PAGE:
A squir­rel at the church win­dow puts on a thought-pro­vok­ing sideshow

Tri-City Herald (Sunday) - - Faith & Values - BY MELVIN ADAMS Melvin Adams is li­brar­ian and res­i­dent poet at North­west United Protes­tant Church in Richland and a re­tired sci­en­tist. Ques­tions and com­ments should be di­rected to ed­i­tor Lucy Lug­in­bill in care of the Tri-City Her­ald news­room, 333 W. Canal

The church squir­rel is usu­ally out there in spring, sum­mer, fall and some­times in win­ter.

I have a good view of his tree from my pew win­dow. Of­ten I think he is tun­ing in to the ser­mon and par­tic­u­larly the hymns.

In sum­mer the squir­rel ca­vorts around and up and down his tree, some­times jump­ing up fac­ing one way and com­ing down fac­ing the other. Some­times he scam­pers up and down the conifer like a de­mented log­ger. He even jumps from limb to limb like a crazed trapeze artist in a three-ring cir­cus.

The squir­rel par­tic­u­larly likes Easter and is ob­ser­vant dur­ing the whole ser­vice par­tic­u­larly when we go up and place flow­ers on the cross. I feel like he wants to make an of­fer­ing to his own tree of life, per­haps an acorn. Maybe he would like to scam­per up our tree of life to try to find out where Je­sus went.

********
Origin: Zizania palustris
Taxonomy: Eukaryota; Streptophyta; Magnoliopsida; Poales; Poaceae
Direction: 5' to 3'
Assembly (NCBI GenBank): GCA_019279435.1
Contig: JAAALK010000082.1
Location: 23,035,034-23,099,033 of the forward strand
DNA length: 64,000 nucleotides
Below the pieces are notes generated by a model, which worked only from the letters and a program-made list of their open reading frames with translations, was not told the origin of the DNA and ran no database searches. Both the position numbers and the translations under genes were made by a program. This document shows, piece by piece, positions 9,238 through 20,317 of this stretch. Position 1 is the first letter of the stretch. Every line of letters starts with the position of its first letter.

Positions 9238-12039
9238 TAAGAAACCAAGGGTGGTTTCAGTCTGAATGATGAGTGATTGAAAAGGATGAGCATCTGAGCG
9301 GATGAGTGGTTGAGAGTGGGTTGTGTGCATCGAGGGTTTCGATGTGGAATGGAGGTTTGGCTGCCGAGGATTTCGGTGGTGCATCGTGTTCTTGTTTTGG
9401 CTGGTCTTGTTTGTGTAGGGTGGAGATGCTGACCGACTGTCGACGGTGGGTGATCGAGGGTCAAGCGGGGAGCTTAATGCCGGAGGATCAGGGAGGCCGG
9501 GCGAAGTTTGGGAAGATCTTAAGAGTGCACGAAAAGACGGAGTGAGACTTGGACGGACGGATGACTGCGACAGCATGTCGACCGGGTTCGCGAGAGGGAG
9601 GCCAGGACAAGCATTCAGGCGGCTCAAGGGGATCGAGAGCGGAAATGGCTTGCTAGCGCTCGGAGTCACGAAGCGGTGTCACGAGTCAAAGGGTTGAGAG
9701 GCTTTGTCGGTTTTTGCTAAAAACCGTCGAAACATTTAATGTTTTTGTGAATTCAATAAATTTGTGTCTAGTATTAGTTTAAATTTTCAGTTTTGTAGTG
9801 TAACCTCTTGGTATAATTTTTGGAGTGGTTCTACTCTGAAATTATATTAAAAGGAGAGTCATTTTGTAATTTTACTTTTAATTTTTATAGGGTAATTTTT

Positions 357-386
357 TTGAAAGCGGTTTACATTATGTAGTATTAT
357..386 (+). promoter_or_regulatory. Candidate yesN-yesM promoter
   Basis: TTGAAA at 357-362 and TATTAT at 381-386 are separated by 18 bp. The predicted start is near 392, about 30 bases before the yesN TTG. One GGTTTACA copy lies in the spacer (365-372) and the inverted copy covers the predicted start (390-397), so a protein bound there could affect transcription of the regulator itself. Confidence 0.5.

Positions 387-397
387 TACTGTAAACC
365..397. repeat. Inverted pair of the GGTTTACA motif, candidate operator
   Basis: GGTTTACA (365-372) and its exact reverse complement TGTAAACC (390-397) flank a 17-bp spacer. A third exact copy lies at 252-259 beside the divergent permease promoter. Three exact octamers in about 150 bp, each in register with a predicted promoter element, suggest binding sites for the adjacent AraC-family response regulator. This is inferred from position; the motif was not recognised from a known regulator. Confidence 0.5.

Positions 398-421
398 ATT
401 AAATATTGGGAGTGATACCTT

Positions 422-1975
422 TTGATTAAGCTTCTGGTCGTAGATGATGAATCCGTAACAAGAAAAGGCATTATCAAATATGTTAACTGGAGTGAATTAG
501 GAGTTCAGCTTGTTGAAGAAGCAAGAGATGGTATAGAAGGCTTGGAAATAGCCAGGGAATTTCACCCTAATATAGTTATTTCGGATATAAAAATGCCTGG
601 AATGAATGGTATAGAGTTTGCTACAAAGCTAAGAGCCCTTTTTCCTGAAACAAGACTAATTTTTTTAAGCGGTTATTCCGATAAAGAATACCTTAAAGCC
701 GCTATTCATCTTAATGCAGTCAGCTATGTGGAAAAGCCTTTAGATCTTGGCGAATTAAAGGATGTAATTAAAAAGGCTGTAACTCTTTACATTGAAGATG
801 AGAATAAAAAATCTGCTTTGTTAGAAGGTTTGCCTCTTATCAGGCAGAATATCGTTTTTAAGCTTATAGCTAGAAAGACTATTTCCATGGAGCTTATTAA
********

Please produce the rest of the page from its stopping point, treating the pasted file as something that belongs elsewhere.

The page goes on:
Some­times the squir­rel has a com­pan­ion, and I won­der if he is a mem­ber of a larger con­gre­ga­tion. Do they have their own crosses to bear, their own cru­ci­fix­ions and res­ur­rec­tions? Do they have a the­ol­ogy of trees en­graved as pat­terns of bark?

Do they feel fears, loss, hope and long­ing? Do they mourn their dead and grieve? Do they think there might be a sort of eter­nal life where the trees grow for­ever and the gen­er­a­tions of squir­rels never end?

We may never know, but maybe we will be­cause the uni­verse is filled with much more im­prob­a­ble things than this.

Once I told the pas­tor that she had a squir­rel or two in her con­gre­ga­tion. She said that it had al­ways been her hope to min­is­ter to varmints.

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